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Eastend House

Country House (18th Century), Tower House (16th Century)

Site Name Eastend House

Classification Country House (18th Century), Tower House (16th Century)

Canmore ID 47522

Site Number NS93NW 7

NGR NS 94875 37457

Datum OSGB36 - NGR


Ordnance Survey licence number 100057073. All rights reserved.
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Administrative Areas

  • Council South Lanarkshire
  • Parish Carmichael
  • Former Region Strathclyde
  • Former District Clydesdale
  • Former County Lanarkshire

Archaeology Notes

NS93NW 7 94875 37457

Eastend House. The oldest visible part of this building, claimed to have more ancient nucleus, is a simple, probably early 16th century keep of coursed rubble, rising three storeys to a crenellated parapet with open rounds at the corners. To this, tall crowstepped wings were added on east and west in 1673, and these in turn were joined up on the south by a typical 18th century bow-fronted addition completely obscuring the keep on that side. In the late 19th century large 'Scottish Baronial' extensions were added on the west.

Only the north front and part of the east side of the tower are now visible.

The property has belonged to the Carmichaels of Eastend from an early date.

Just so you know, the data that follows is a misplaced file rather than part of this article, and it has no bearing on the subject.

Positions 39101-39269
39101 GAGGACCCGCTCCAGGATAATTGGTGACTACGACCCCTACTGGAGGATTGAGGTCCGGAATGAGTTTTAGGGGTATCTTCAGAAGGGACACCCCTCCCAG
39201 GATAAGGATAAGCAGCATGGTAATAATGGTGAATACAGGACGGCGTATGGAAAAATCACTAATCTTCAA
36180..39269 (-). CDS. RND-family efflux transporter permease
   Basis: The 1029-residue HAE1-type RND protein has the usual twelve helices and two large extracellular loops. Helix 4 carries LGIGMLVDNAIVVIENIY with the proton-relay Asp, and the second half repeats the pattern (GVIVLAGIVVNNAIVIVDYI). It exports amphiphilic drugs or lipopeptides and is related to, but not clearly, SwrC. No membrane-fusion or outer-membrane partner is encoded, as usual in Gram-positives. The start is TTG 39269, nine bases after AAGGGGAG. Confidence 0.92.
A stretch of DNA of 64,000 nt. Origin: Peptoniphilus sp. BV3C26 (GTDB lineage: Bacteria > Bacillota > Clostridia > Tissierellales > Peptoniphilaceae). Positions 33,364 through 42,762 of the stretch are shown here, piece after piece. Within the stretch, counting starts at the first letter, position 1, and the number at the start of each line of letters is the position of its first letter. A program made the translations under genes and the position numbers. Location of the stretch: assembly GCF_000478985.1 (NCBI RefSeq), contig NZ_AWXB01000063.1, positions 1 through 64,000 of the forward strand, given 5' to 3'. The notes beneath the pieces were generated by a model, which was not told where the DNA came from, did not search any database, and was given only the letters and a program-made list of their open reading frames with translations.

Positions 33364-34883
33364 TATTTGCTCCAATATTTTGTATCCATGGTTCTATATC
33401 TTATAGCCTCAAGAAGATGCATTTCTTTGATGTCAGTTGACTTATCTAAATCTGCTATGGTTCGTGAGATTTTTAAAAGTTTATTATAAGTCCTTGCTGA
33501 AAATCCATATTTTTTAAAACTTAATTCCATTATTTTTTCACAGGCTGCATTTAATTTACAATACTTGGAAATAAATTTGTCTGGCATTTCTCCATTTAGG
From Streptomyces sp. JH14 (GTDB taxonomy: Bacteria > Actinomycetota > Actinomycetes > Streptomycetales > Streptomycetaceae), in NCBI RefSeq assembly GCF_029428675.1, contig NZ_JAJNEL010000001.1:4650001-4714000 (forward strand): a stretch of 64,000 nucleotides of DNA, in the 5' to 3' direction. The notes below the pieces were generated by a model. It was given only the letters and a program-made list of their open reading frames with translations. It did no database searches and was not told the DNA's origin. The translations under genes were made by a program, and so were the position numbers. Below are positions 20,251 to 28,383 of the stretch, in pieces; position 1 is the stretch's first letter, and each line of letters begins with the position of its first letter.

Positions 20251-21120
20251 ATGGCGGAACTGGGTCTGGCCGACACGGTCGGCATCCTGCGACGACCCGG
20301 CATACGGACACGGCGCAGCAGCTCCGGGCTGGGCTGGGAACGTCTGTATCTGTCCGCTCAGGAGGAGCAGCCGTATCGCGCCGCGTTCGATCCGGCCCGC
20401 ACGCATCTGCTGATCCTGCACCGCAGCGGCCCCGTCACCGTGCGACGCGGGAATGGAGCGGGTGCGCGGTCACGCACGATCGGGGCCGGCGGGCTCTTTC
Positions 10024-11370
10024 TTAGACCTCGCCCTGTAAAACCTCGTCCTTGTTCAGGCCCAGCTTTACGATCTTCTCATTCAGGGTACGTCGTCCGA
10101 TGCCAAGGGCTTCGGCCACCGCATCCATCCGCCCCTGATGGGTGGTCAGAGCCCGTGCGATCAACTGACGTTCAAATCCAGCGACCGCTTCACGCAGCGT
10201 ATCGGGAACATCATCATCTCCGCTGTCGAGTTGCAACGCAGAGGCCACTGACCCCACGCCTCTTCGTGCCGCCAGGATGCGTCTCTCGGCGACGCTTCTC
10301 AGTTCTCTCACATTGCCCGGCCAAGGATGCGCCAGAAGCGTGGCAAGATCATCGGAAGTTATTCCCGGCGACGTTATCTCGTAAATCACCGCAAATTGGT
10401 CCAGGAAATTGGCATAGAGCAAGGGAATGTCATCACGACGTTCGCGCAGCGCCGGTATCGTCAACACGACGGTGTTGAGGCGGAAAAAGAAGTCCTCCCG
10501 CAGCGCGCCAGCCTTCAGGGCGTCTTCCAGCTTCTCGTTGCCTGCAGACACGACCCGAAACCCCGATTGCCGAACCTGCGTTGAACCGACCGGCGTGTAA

N Tranter 1970.

Architecture Notes


Architect: David Bryce 1853


A small collection of designs by David Bryce 1855 and related documents including an account by David Ness and Co for chimneypieces and letting particulars 1882.

Site Management (1 June 1993)

Georgian country house built around the nucleus of a simple square keep of c.1500. The tall crowstep-gabled wings to the east and west were added in 1673. The bow-fronted elevation to the south was added in the 18th century and completely encases the original keep on that side. The Scottish Baronial additions to the west date to 1851 and are by David Bryce. The original keep is now only visible along its north front and a little of its east side. It is in coursed and harled rubble and rises through 3 storeys to a crenellated parapet borne on corbels. A gabled garret storey sits above. The first floor string course continues along the 17th century wing to the east.


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